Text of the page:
The post operative phase which involves physical and emotional healing can be read here. Rest and taking things easier is very important.
I had mentioned my aunt who had been diagnosed with breast cancer. Breast feeding a child decreases the chances of cancer – she had that point against her as she had chosen not to breast feed. Also, she did not really take all the post operative care – she thought she had been cured totally of the disease after a double mastectomy, and went about with her previous lifestyle of multitasking when the cancer hit back with rage post two years of her surgery. She was an avid tennis and badminton player and a danseuse as well.
Yet another is the case of my senior in school who succumbed to the disease as she ignored the early symptoms. The cancerous nodes had reached her bones, and chemo did not help her either. She left behind a five year old son, who she passed away.
There are two more cases, one my mother’s own colleague who was diagnosed with stage II B of breast cancer but is a survivor – she took good care of herself and followed the doctors advice. The other one was one of my professor’s mother who also was diagnosed with breast cancer at stage II. Post treatment she survived the cancer and died a natural death. This is the reason I stress on taking care of oneself and listening to the doctors and scientific guidelines battling breast cancer.
Just as we are fighting our stigma on menstruation, let us also be vocal on breast cancer issues as well. Awareness on mastectomy and mammography should be raised. As I said earlier, we need not wait to get a test done till we get any symptoms, but do regular screening test to keep ourselves updated on our health parameters.
Breast cancer if diagnosed early can be controlled and one can lead a healthy life. Like me go for your screening tests. Pay no heed if anyone questions you on this. We need not wait for a Bollywood movie to break our taboos on mammogram and mastectomy. We women should be crusaders for breast cancer awareness. We deserve a healthy life and a breast cancer free world.
Image source: pixabay and unsplash
Rimli Bhattacharya is a First class gold medalist in Mechanical Engineering from National Institute of Technology, an MBA in supply chain management and is engaged with a corporate sector. Her essay in the anthology “Book read more...
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I huffed, puffed and panted up the hill, taking many rest breaks along the way. My calf muscles pained, my heart protested, and my breathing became heavy at one stage.
“Let’s turn back,” my husband remarked. We stood at the foot of Shravanbelagola – one of the most revered Jain pilgrimage centres. “We will not climb the hill,” he continued.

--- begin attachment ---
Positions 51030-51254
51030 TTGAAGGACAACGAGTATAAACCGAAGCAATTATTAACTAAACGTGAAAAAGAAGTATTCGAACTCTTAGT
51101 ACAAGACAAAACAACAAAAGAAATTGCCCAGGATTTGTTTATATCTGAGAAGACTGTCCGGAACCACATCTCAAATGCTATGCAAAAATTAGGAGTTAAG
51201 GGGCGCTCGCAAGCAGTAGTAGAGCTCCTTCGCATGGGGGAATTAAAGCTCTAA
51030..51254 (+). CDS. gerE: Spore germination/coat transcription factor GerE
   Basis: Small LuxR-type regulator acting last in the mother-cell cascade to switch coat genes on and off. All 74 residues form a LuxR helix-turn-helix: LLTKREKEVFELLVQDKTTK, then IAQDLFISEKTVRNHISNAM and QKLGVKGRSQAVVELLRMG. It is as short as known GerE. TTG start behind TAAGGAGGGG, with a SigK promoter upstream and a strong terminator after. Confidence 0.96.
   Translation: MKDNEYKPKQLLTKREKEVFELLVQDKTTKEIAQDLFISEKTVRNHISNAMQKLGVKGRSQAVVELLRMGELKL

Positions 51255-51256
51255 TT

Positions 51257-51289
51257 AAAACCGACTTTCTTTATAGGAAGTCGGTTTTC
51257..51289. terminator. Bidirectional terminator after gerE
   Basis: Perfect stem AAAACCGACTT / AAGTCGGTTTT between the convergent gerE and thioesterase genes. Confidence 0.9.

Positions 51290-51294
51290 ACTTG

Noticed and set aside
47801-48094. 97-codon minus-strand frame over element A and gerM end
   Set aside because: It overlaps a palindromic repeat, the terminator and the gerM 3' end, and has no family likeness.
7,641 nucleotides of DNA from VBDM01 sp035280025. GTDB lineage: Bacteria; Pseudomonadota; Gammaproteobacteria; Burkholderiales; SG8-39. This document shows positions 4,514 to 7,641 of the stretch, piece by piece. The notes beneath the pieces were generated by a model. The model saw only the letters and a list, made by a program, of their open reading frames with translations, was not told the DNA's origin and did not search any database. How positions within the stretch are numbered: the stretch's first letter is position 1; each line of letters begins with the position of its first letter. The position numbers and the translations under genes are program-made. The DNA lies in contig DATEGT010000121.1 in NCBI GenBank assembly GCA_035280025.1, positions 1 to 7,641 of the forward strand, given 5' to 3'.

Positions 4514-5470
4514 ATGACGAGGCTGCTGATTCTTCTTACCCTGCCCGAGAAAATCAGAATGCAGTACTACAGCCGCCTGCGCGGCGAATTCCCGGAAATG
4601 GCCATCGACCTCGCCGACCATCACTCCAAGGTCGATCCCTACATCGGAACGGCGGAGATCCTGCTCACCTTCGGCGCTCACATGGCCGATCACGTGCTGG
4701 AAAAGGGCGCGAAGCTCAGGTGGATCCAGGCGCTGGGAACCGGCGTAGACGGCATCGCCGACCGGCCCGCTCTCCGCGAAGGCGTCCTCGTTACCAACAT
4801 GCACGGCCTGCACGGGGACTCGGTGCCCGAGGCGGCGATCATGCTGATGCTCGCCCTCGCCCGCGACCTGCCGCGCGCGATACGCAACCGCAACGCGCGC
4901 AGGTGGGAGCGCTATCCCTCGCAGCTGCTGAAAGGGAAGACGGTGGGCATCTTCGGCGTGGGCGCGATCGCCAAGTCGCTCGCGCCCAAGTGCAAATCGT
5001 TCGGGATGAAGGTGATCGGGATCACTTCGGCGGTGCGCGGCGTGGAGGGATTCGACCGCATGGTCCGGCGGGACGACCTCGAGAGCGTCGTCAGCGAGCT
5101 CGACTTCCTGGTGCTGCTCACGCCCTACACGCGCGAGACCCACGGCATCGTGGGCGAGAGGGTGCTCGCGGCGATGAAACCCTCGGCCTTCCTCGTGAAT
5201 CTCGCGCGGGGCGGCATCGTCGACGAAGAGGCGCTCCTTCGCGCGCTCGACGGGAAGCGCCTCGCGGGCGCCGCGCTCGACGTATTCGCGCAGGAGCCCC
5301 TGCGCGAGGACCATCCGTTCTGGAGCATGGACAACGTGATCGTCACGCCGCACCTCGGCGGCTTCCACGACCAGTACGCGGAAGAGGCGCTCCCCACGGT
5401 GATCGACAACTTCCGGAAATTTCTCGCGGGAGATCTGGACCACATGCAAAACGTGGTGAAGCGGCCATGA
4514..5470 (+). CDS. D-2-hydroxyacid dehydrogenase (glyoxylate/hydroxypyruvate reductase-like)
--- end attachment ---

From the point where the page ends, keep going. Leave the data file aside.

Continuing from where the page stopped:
My husband and I were vacationing in Karnataka. It was the month of May, and even at the early hour of 8 am in the morning, the sun scorched our backs. After visiting Bangalore and Mysore, we had made a planned stop at this holy site in the Southern part of the state en route to Hosur. Even while planning our vacation, my husband was very excited at the prospect of visiting this place and the 18 m high statue of Lord Gometeshwara, considered one of the world’s tallest free-standing monolithic statues.
What we hadn’t bargained for was there would be 1001 granite steps that needed to be climbed to have a close-up view of this colossal magic three thousand feet above sea level on a hilltop. It would be an understatement to term it as an arduous climb.
Why is the Social Media trend of young mothers of boys captioning their parenting video “Dear future Daughter-in-Law, you are welcome” deeply problematic and disturbing to me as a young mother of a girl?
I have recently come across a trend on social media started by young mothers of boys who share videos where they teach their sons to be sensitive and understanding and also make them actively participate in household chores.
However, the problematic part of this trend is that such reels or videos are almost always captioned, “To my future daughter-in-law, you are welcome.” I know your intentions are positive, but I would like to point out how you are failing the very purpose you wanted to accomplish by captioning the videos like this.
I know you are hurt—perhaps by a domestic household that lacks empathy, by a partner who either is emotionally unavailable, is a man-child adding to your burden of parenting instead of sharing it, or who is simply backed by overprotective and abusive in-laws who do not understand the tiring journey of a working woman left without any rest as doing the household chores timely is her responsibility only.